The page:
This Company Is Trying To Bring Touch To The Digital World

This Company Is Trying To Bring Touch To The Digital World

Immersion is a company developing haptic technology that can be integrated with phones in features such as text, email and gaming

Ido Lechner, Home Editor
  • 9 november 2016

Nowadays mobile devices have become a way of life, from smartphones to wearables, and pretty soon augmented reality headsets as well. But for a technology used for roughly one third of any given day, there’s still many facets that go unnoticed. Consider the case of vibrations, used every time we get a push notification or engage with our favorite apps. While it may seem trivial, haptic feedback plays a critical role in our daily endeavors, helping us to stay connected, enriching our touchscreen interactions and providing contextual clues to inform the many micro-decisions we make in both our public and private lives.

Growing up in the gaming industry, public company Immersion had the perfect springboard to transition into the mobile phone sector to bring added dimensionality to smartphones. Licensing its software to phone manufacturers, the company’s haptics can be felt every time you go to take a picture on your camera, receive a text/email, play your favorite gaming apps and beyond. Now, Immersion wants to open its software further than ever before, delivering customization capabilities into the hands of ad agencies and content creators alike.

PSFK had the opportunity to sit down with VP of Marketing Todd Whitaker to understand what this open sourcing will look like, and how the ability to adapt content to fit marketing creatives will enrich adverts like never before.

In the past, Immersion relied on an SDK, known as TouchSense, to help its partners integrate haptics into their own code, explains Whitaker. Fast forwarding to present day, the company now employs a more modern blend of HTML and vpaid specification (a universal format for ad units) to achieve the same effect in a more seamless and intuitive fashion—a branded software known as Haptic Ad Service. And, instead of solely accepting gigs to develop custom haptic tracks for its client base, Immersion now offers cloud-based software for content creators to create their own effects, though the company is still happy to produce haptics for others all the same. Simply plug in your phone as an audio output and treat the haptic waveforms as an audio input, and you can then design haptics in real-time, feeling them instantaneously through your device.

“Customers experiencing haptic adds click to find out more. They try things out a second time, and rather than being an irritating thing, it’s something that kind of ‘tickles with you,’ its definitely a pleasant surprise,” says Whitaker. “With our haptic technology, we’ve more than doubled the app recall, and have garnered over 15 million impressions over tons of different geographies.”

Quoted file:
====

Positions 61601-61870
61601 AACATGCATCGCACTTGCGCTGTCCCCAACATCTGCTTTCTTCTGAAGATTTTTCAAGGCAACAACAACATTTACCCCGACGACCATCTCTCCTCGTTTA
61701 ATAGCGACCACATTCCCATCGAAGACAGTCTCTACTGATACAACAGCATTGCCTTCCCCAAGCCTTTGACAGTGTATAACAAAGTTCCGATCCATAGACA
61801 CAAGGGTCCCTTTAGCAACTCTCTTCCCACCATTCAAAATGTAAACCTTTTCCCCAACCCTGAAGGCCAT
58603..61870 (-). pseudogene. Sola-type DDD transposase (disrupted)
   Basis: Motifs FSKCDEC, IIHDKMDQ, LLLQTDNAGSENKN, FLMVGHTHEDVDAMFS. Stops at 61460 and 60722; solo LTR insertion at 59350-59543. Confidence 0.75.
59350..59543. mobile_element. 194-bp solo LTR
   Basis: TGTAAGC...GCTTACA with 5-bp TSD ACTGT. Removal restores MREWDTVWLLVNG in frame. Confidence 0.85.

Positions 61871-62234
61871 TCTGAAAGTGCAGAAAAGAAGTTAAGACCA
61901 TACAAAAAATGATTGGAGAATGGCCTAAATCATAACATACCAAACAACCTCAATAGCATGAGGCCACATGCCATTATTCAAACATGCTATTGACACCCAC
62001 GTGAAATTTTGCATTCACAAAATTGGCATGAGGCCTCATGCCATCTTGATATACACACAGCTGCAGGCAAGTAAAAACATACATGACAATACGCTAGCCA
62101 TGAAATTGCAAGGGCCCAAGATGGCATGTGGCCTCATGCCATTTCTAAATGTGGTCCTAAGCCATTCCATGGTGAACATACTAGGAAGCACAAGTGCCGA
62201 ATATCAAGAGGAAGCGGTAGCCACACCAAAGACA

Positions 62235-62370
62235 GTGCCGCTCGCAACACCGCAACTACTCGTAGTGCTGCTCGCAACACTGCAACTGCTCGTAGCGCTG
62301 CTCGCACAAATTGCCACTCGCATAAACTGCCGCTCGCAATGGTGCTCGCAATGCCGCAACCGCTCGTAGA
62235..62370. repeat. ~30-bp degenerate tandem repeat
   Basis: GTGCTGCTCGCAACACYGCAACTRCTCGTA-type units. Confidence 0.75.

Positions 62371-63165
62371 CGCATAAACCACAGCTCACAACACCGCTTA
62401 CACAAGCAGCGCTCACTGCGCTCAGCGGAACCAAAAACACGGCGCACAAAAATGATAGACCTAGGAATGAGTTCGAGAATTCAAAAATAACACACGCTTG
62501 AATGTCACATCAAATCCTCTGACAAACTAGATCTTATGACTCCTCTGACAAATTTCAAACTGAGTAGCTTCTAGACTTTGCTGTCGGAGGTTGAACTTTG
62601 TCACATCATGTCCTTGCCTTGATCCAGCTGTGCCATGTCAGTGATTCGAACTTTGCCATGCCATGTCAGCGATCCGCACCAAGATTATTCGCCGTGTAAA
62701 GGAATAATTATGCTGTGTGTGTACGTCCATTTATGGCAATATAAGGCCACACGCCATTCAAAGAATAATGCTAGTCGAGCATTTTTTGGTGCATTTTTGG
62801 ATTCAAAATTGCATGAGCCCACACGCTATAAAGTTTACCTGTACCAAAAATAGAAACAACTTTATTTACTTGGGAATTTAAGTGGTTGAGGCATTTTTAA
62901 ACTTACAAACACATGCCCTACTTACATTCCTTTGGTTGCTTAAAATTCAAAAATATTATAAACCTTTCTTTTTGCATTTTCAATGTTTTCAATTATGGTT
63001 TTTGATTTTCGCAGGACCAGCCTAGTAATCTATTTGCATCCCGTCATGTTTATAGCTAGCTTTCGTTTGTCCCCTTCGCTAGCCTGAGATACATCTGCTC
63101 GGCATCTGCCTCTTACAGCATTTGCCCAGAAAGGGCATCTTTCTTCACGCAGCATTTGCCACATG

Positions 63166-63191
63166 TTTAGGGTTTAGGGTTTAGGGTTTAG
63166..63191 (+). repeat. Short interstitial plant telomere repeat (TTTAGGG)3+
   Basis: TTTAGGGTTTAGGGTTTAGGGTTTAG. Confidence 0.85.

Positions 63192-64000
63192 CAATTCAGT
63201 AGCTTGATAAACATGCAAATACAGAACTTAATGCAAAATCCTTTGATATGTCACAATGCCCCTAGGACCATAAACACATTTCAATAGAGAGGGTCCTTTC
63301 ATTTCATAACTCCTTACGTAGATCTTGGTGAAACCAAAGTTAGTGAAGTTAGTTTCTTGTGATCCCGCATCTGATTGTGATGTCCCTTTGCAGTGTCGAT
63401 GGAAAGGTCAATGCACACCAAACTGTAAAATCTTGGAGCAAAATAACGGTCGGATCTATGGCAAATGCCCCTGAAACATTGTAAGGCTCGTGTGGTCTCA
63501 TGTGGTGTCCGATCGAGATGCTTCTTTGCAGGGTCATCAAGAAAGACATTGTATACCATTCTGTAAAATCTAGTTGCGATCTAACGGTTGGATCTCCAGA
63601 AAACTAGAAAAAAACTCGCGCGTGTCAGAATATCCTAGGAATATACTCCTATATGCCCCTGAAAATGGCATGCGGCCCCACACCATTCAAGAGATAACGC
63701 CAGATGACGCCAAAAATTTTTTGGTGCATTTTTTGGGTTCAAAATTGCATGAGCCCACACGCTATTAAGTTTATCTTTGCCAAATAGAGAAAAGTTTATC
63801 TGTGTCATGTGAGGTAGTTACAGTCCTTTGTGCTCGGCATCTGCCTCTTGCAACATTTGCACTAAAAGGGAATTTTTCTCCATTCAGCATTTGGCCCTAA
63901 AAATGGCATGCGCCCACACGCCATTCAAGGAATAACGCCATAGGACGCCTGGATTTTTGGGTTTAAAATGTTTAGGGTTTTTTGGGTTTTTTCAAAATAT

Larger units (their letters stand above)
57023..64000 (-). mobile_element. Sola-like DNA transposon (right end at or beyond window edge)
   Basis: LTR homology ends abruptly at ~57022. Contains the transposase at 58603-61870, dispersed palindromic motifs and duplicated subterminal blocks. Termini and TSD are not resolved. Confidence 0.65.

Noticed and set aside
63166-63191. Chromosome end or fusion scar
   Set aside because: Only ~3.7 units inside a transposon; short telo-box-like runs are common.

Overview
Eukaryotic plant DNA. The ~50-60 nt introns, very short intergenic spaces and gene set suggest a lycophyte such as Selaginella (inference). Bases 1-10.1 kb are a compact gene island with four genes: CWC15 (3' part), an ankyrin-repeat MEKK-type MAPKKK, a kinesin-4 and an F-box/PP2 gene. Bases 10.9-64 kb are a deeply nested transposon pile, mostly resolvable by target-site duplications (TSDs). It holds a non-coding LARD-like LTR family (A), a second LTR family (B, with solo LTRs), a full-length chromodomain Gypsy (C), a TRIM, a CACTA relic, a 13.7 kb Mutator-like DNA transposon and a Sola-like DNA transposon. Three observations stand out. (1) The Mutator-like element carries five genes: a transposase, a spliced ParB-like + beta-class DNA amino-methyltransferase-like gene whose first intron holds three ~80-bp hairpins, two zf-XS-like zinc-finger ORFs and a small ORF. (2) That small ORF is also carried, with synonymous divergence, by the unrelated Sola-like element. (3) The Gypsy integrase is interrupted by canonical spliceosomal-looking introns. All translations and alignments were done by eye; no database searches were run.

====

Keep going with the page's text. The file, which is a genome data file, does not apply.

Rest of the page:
Applicable to virtually every industry, haptics play a subtle yet critical role in bringing interactions to life, and knowing how to apply them effectively can dramatically up the returns on your content. In gaming, haptics are assigned to specific objects or actions (think: shooting a gun or skateboarding on a rail), which trigger a feedback loop to let players know how or what they’re performing. Conversely, videos are linear and less interactive, so haptics should be used sparingly and in the right moments to bring the experience to life. Imagine viewing a Bond-like character during a tense fight scene, moments before the climactic point of the movie; now imagine feeling their heartbeat as a supplement to the already nerve-wracking scene.

“We’ve seen lots of interesting ways in which haptics can be created and delivered to people across various sectors: mobile, medical, robotics, etc… One area we’re really looking forward to implementing our solutions in is AR and VR, where all of this stuff becomes critically important in producing something that feels ‘real,’” adds Whitaker.

Often an afterthought in the ways we experience media, touch can be a powerful vehicle for recall across all digital touch points. Its often said that the more senses are involved, the more learning occurs, which speaks to the potency that tactile feedback has on absorbing new materials – whether its from an academic, entertainment or marketing perspective. As the industry standard for weaving the unexpected element of touch into the digital world, Immersion is helping content creators of all backgrounds resonate with their audience through a less-accentuated but equally as important medium.


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